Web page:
Critter 1.6a limits QS to 6 plies in non-pv and 8 plies in pv. After this limit only captures on the lastmove target square are considered. This is very arbitrary and one may argue that simply returning standpat score is better (faster). In my tests the Elo gain/loss is unmeasurable.
We have a more liberal limit which is probably much more than needed and like you we eventually revert to simply doing recaptures.

It's probably better to be safe than sorry, in other words to have a limit like you do so that it doesn't go crazy in some odd-ball position.
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Re: Some thoughts on QS

Post by diep » Fri Jul 20, 2012 1:02 am

hgm wrote:I am still looking for a pruning method in QS that is more effective in preventing search explosion through plunder raids of powerful pieces. One way to achieve this could be more aggressive pruning of captures that seem bad. Normally this is done only for captures that seem bad by SEE, i.e. through recapture on the same square. But this does not help against plunder raids, where two powerful pieces clean out the board, never exposing themselves to recapture in the process.

The idea is that a capture is bad if after making it, the opponent captures something even bigger, so that in two ply you achieved nothing other than lowering the current eval. But this is a bit too simple, because even with SEE the two ply do have a side effect, namely that you lured another, potentially more valuable piece to the capture square. (I don't want to consider side effects like discovered threats; these are too rare to make that pay off.)

If you capture Qx(protected R) it seems a bad idea, because after recapture you are down Q vs R. It could still end well if the recapturer is Q, and you had a second attacker (say K) on the square, which now does KxQ. SEE would catch that. But now consider the case where there is a pre-existing attack on your Q, and you can play NxR. The NxR looks good SEE-wise, because he can only recapture the less valuable N. But of course the situation is just as bad as wit Qx(protected R), because he will not recapture N, but Q. The pre-existing attack on your Q counts as pre-emptive protection of everything, as it were.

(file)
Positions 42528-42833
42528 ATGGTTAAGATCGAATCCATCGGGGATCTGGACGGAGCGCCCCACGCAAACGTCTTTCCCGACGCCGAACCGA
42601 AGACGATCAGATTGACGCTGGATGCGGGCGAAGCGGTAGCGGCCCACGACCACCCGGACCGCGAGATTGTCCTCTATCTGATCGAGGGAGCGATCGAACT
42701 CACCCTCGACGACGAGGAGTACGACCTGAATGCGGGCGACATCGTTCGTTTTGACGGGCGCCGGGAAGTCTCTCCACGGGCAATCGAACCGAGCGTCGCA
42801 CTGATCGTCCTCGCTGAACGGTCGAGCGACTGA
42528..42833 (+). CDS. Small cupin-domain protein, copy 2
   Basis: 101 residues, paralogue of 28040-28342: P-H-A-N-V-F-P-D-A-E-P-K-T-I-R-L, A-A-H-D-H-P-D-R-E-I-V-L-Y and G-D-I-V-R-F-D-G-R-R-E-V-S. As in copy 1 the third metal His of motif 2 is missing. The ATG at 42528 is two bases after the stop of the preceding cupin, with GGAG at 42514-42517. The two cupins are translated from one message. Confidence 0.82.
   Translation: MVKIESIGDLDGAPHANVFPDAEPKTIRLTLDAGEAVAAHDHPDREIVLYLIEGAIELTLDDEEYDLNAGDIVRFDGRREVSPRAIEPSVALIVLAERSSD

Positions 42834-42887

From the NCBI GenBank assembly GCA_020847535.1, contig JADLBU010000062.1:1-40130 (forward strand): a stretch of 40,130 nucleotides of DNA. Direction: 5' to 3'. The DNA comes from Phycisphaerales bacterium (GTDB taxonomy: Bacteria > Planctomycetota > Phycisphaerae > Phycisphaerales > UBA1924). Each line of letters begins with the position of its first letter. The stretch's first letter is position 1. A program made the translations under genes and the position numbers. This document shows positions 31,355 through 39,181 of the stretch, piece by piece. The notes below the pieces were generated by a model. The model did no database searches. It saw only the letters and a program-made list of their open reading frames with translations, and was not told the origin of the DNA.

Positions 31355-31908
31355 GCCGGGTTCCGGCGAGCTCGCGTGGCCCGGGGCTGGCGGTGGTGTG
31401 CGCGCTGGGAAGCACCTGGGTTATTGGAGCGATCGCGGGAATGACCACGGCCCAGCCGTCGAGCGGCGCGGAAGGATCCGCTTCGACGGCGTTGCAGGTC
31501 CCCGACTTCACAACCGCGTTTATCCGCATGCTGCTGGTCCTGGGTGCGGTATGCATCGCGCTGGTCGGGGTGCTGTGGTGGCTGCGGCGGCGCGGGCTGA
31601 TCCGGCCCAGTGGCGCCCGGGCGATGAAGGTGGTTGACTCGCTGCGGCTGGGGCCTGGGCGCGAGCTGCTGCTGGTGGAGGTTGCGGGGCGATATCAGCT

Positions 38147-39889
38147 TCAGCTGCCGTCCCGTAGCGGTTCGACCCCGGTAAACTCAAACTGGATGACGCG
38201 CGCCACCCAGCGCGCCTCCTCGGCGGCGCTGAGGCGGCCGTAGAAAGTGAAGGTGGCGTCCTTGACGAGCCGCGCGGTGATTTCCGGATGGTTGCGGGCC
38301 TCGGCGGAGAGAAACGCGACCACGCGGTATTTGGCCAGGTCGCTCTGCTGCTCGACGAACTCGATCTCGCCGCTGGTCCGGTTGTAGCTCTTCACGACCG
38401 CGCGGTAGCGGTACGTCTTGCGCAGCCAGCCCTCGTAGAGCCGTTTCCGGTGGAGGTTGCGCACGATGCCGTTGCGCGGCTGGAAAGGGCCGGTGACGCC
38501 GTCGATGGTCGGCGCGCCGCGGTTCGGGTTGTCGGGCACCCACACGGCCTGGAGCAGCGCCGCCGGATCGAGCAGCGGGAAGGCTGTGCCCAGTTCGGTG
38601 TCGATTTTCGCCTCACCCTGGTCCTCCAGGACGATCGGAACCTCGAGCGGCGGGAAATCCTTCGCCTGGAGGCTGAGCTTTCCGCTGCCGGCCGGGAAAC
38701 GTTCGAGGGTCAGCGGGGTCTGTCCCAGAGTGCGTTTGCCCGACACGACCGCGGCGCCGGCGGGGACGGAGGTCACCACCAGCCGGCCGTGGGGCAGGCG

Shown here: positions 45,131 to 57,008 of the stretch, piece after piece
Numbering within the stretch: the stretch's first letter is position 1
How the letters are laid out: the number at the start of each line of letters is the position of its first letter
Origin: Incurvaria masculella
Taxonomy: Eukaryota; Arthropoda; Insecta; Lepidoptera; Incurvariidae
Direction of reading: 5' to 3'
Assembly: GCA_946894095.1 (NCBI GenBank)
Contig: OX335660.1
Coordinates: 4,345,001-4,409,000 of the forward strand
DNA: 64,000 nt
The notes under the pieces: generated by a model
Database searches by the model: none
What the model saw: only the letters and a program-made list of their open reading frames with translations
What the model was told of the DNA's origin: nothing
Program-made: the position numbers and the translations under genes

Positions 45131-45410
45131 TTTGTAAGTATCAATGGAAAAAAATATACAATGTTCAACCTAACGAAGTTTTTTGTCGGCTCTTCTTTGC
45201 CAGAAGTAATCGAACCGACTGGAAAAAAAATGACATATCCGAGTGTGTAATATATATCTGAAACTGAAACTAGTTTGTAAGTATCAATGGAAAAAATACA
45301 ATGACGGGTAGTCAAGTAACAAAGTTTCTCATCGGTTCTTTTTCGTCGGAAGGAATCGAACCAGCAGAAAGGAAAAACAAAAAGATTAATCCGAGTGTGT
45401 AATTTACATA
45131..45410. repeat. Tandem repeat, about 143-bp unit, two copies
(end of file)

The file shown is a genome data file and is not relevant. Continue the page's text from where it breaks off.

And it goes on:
But again, there is the exception that the attack on your Q is with Q, and your Q was protected, so that the initial Rook capture is merely followed by a Queen trade. So perhaps we should only consider threats that are Low x High captures, or captures of unprotected pieces. (Or, in a more refined treatment, have SEE > 0.) In the face of a Qx(unprotected Q) threat it certainly seems unwise to capture a Rook. Even if it is PxR. This can help stopping unpromising plunder raids at an earlier stage; e.g. if I can do Qx(unprotected B) in the face of an existing threat Qx(unprotected R), it doesn't really further my cause to play QxB, despite its SEE of +3. The situation is in a sense similar as for an (unsupported R)x(protected B) capture, which has SEE = -2. So with the threatening loss of -5, it seems wise to prune anything that does not at least capture +5, even if it has SEE > 0.

This is not the whole story, though. There is an essential difference between retaliation on the same square and that on a different square: the initial capturer survives, and any new attacks it might have from the new location remain in existence after the retaliation. With exchange on the same square no new moves are created (ignoring discovered threats). If after PxR our P would check his K, we would not be put off by a threat against our unprotected Q. So in deciding whether a SEE>0 capture should be pruned because of a pre-existing counter threat, it should be taken into account not only what we capture, but also whether what we attack with that capture neutralizes the counter threat. E.g. if we have a hanging R, subject to PxR, but we can play Nx(unprotected B), where the N then attacks a Q, that latter attack serves as a pre-emptive defense of our R. Even if the Q is protected we stand to gain Q-N = +6 from that attack, outweighing the -5 loss of the Rook, with a B already in the pocket. So the capture is promising, and should not be pruned.

In summary:
* 'obvious threats' against us are attacks against unprotected pieces.
* The 'value' of such threats is defined as the value of the hanging piece.